Taking guidance from my deranged inner counselor fresh out of his drug-induced coma, I dove headlong into the inane attempt to write a blog everyday. I made it 16 days before I broke the streak, and probably broke a piece of myself in the process. The exercise was intended to loosen the choke hold of perfectionism’s grip on my writing. Instead, it seemed to only tighten and constrict. Everyday it got progressively harder rather than easier. The pressure mounted and each new link I added to the chain added to the weight of what I carried into the next day. I could feel something beginning to buckle. I did what I always do. I buckled down, buckled in, and pushed. I stayed up a little later, got up a little earlier, and pushed that much harder.
Rarely does that methodology work well, and yet it remains my primary mode of operating. Rest is a truth I know and understand, but it is not a truth I believe in, at least not in practice. In practice, I believe the lie that says I can live at the brink of burnout, under the auspices that I will rest when the task is ended. This is a lie not only because it is impossible to stay alive when each breathe is extinguished by the inhalation of the smoke and soot of what we are consumed by. But, it’s also a lie because I struggle to remember to let rest expand in the openings that emerge between work, and when I do remember, more often than not, I simply don’t do it. And yet, I am seeing the need to start, though I’m not sure I know how to.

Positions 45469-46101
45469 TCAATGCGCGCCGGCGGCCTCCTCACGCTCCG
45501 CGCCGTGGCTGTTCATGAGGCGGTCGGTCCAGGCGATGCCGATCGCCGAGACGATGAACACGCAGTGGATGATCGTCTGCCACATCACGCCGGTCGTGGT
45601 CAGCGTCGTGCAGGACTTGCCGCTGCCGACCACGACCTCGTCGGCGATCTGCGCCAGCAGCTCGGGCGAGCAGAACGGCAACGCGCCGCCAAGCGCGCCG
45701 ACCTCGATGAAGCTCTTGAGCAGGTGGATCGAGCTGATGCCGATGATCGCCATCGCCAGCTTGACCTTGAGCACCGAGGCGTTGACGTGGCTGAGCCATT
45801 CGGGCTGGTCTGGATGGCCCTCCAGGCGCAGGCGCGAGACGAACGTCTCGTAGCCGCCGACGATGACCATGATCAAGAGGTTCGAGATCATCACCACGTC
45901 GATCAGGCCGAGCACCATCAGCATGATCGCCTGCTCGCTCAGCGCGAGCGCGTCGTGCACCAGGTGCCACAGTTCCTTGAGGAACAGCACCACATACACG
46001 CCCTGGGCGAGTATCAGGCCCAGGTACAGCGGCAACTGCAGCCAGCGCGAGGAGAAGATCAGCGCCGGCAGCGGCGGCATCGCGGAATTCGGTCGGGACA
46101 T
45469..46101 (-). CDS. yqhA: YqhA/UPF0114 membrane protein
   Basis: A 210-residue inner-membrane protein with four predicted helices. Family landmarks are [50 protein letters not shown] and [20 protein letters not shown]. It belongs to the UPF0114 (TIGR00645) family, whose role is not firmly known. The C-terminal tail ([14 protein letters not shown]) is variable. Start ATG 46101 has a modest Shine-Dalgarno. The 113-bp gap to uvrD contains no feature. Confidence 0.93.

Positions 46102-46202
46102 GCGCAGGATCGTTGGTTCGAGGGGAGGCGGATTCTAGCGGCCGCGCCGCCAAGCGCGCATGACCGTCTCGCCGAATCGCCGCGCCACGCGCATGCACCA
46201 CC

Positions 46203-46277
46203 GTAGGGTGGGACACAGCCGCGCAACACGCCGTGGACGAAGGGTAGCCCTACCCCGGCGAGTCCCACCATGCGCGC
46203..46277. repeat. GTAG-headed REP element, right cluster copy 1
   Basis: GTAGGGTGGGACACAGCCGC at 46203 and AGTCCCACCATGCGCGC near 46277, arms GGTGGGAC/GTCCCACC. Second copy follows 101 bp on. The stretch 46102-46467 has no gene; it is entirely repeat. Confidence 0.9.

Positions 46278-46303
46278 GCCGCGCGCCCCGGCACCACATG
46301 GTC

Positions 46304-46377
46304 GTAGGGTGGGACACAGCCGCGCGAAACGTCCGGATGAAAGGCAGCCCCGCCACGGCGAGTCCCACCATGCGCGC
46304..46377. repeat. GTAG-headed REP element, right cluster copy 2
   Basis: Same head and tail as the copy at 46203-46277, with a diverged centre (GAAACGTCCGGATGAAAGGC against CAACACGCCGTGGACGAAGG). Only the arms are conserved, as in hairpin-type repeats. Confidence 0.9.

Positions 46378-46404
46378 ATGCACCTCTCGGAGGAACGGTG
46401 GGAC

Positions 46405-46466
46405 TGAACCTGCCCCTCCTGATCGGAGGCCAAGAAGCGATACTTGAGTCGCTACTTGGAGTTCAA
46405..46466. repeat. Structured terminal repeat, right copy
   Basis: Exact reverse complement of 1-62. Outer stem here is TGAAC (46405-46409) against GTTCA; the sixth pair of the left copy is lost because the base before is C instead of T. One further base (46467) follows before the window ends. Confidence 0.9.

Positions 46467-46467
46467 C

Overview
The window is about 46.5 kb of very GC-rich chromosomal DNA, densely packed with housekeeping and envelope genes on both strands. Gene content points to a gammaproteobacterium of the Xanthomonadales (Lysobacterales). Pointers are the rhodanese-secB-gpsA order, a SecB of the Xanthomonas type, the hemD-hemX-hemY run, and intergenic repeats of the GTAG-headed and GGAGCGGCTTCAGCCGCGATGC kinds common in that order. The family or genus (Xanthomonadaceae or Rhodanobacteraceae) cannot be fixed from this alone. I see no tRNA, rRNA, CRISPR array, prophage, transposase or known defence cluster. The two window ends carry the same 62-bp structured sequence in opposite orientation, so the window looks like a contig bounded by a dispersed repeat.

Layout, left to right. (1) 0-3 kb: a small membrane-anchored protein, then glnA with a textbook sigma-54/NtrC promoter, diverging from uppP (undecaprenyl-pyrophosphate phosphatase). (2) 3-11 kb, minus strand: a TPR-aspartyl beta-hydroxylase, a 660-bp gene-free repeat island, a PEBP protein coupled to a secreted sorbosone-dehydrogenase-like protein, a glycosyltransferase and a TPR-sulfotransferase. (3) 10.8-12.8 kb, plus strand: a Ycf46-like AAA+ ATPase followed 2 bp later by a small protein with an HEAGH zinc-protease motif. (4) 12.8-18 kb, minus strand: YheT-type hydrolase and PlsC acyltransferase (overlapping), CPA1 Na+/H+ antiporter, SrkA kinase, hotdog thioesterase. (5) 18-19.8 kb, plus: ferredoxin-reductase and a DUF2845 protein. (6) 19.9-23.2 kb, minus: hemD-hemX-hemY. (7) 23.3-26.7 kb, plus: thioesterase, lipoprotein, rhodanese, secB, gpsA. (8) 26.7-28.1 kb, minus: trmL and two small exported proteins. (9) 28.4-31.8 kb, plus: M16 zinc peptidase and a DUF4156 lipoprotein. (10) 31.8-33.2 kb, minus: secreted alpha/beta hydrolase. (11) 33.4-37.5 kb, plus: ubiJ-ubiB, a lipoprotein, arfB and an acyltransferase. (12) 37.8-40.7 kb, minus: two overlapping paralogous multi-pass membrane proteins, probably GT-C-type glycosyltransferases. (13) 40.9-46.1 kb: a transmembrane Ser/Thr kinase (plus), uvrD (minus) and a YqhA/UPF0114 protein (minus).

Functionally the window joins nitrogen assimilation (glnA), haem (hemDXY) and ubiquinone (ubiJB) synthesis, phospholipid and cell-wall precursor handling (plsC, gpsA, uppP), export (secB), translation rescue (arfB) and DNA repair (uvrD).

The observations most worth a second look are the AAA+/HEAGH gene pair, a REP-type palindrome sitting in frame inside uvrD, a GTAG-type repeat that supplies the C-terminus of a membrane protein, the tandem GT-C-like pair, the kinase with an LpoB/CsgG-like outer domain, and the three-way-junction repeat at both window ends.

What I do know is that when I am at my most breathlessly unrested is when I am condemning myself for not conforming to the normalized and neurotypical definitions of what the average person might call rest. I am not normal. I am not sure that I have ever been average, and I’m probably anything but typical. I am wired weirdly, and I am put together imperfectly.
The hamster wheel in my head hardly ever stops spinning. The brain that powers it feels like something closely akin to a coked-out ferret barreling through an innocuous concoction of espresso brewed with Red Bull. Rest, for me, rarely looks like what it does for most people; going to bed early, binge watching tv, napping, or playing Candy Crush, if that’s even still a thing. Instead, it looks like reading and writing voraciously.
I do not need, or want, to rest from writing and reading. They are my rest. There are few things that are more refreshing and reinvigorating than when I have made room to read and to write; to feel the cool-warmth and gentle grain of paper glide across the tips of my fingers with the turning of every page, to be both the giver and the recipient of a grace known as the written word.
Books are my best friends, my closest companions, and my one true religion. Books are breathing-spaces. They are safe and solid. They are as secure as a citadel and as consoling as a blanket fort. Reading a book is the repose of a sabbath bound into tangible form.
For me, rest is not refraining from the daily motion of writing. Instead, it is the realization that I do not have to write a completed piece everyday. It’s the recognition that its ok to write slowly. It’s serenely accepting that the time spent staring deeply into the middle-distance between sporadic sips of rapidly cooling coffee, is writing. Its understanding that a few good words strung together is good writing, and somedays that’s more than enough.
I read and write because I am a mystery even unto myself. Somewhere within the process of words being scraped out across the page, the ambiguities of who am are manifest and made clear. I write because when I do, something happens, and usually that “something” feels like home; it feels something like rest.
If you enjoyed this blog, consider supporting my work by Buying me a Coffee.